Apple notches yet another significant win in smartphone patent war

“In yet another significant patent win for Apple Inc., a federal appeals court in Washington, D.C., on Wednesday revived claims brought by the company against Google Inc.’s Mobility unit over two significant patents for smartphone touchscreens,” Ashby Jones reports for The Wall Street Journal.

“A three-judge panel of the U.S. Court of Appeals for the Federal Circuit ruled that the International Trade Commission erred in March, 2012 when it dismissed Apple’s claims that certain Motorola phones infringed two Apple patents,” Jones reports. “The case now moves back to the ITC for further review.”

Jones reports, “The main opinion issued Wednesday on the touchscreen patents, written by Judge Kimberly Moore, was highly technical, loaded with obscure technology and patent-law jargon. That opinion was joined by Judge Richard Linn. But Judge Jimmie Reyna, who largely agreed with his colleagues, wrote a separate opinion that, at times, praised Apple and its products. The patent ‘in this case is an invention that has propelled not just technology, but also dramatically altered how humans across the globe interact and communicate,’ he wrote. ‘It marks true innovation.'”

Read more in the full article here.

MacDailyNews Take: Judge Reyna sounds like a smart guy. More of judges like this, please, ASAP!

Related article:
Apple wins U.S. patent appeal against Google; Samsung indirectly affected – August 7, 2013


    1. Why oh why did we get those unqualified, tech ignorant. useless and clueless dipsh*t judges before this? All of whom deserve a severe spanking and grabbed by the collar and thrown out of any courtroom where technology, patent issues and brainpower is concerned.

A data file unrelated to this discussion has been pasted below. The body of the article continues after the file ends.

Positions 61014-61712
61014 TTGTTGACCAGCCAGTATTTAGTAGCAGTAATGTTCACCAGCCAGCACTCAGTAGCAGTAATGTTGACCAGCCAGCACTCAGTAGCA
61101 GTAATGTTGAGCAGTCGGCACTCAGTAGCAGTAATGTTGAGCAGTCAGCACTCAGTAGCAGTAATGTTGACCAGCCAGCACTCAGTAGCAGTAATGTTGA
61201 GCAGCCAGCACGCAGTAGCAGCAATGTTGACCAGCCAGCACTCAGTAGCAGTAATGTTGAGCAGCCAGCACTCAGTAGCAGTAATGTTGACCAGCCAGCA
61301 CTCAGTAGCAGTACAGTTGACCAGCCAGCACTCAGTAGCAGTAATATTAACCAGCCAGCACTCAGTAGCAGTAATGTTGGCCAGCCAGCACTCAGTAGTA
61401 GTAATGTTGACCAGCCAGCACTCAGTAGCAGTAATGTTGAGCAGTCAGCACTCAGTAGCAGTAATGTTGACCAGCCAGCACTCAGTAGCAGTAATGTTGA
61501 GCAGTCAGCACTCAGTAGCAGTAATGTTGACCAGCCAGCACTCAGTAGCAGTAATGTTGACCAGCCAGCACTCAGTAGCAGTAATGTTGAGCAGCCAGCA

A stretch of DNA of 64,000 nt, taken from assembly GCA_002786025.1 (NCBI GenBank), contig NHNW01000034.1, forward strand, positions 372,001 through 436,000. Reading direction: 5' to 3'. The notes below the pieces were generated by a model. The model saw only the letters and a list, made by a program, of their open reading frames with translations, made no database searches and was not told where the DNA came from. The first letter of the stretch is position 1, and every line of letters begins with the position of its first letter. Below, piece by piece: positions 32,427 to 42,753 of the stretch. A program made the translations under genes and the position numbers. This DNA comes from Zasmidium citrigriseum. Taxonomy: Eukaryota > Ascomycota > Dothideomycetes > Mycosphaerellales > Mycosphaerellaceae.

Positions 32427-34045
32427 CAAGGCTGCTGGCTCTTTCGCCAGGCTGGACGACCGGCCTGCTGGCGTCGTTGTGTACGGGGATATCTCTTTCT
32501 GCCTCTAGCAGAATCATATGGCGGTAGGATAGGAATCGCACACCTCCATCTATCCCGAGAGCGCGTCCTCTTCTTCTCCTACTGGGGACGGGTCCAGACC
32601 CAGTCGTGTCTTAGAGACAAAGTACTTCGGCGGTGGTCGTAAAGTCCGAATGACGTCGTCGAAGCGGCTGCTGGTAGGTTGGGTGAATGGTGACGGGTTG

1. It’s about time some judge somewhere used common sense. The judges we have had on these cases have been dolts and the decisions have been questionable to put it mildly. Not sure whose wheels were greased to move things in Apples direction but glad to see it happening. Keep fighting Apple!

  2. I guess this where the pay wall is.

    ITC reviewers don’t earn enough to be able to buy Apple products and therefore settle for 2 for 1 offers and freebies. The net result, they just don’t know what they are missing and this hurts Apple’s innovation efforts and recognition.

  3. I said before to my friend and I say again here, Tim Cook could be the busiest man on Earth!
    Yes, busier than Obama.
    He’s tackling Apple’s projects, patents, retail, environmentalism, worker conditions and supplier responsibility, US employment, investors demands, litigation across 4 continents, hiring talents…

    More importantly, he’s doing fine as a CEO at each and every one of these areas.

    I salute him!

    1. It is good of you to express your confidence in Tim Cook, Majid. His performance has not always been appreciated in this forum, and your words add balance to the discussion.

  4. This is a risk to say, but with the main judges in these cases being “Kimberly” and “Lucy” I just have to wonder how much they know or or care about techie issues. None of my sisters would give a fig about that stuff…

    Obviously a name is just a name, and gender is not the issue, exactly, but most the rabid techies I know are male, and they follow this stuff as obsessively, as I do! haha Rendering a judgement on this can require a deeper involvement than most would admit to having. A tech obsession.

    Rant if you want I’m just sayin’.

    Maybe it takes an outsider to judge things fairly, that’s possible, too.

    1. Judge Kimberly Moore holds not only a J.D. from Georgetown but also a B.S. and M.S. in Electrical Engineering from MIT. She’s a techie.

      I won’t hold your feet to the fire over this gender-techie thing. You expressed an honest opinion, based on your experience. I’ll do the same. My younger sister was a game modder. I did time as a systems analyst and database admin. My older sister was “just” an editor, but two out of three ain’t bad.

      It’s true that tech-savvy women don’t carpet the planet, but there are notable enclaves, and don’t forget our place in history, either, with stellar representatives like Grace Hopper and Ada Byron, Countess of Lovelace.

      1. I would say that women have always been capable of contributing to math and science, its just that society has not always appreciated nor allowed them to freely do so.

        I’m not familiar with the two names you mentioned as I’m more of a math guy but I would add Hypatia, Elana Cornaro Piscopia, Sophie Germain, and Alicia Stott (daughter of George Boole).

      2. … article: “The main opinion … written by Judge Kimberly Moore, was highly technical, loaded with obscure technology and patent-law jargon.” Obviously a clueless, uninformed, jurist who ought not be dabbling in technical issues.
        You sexist pig, you.

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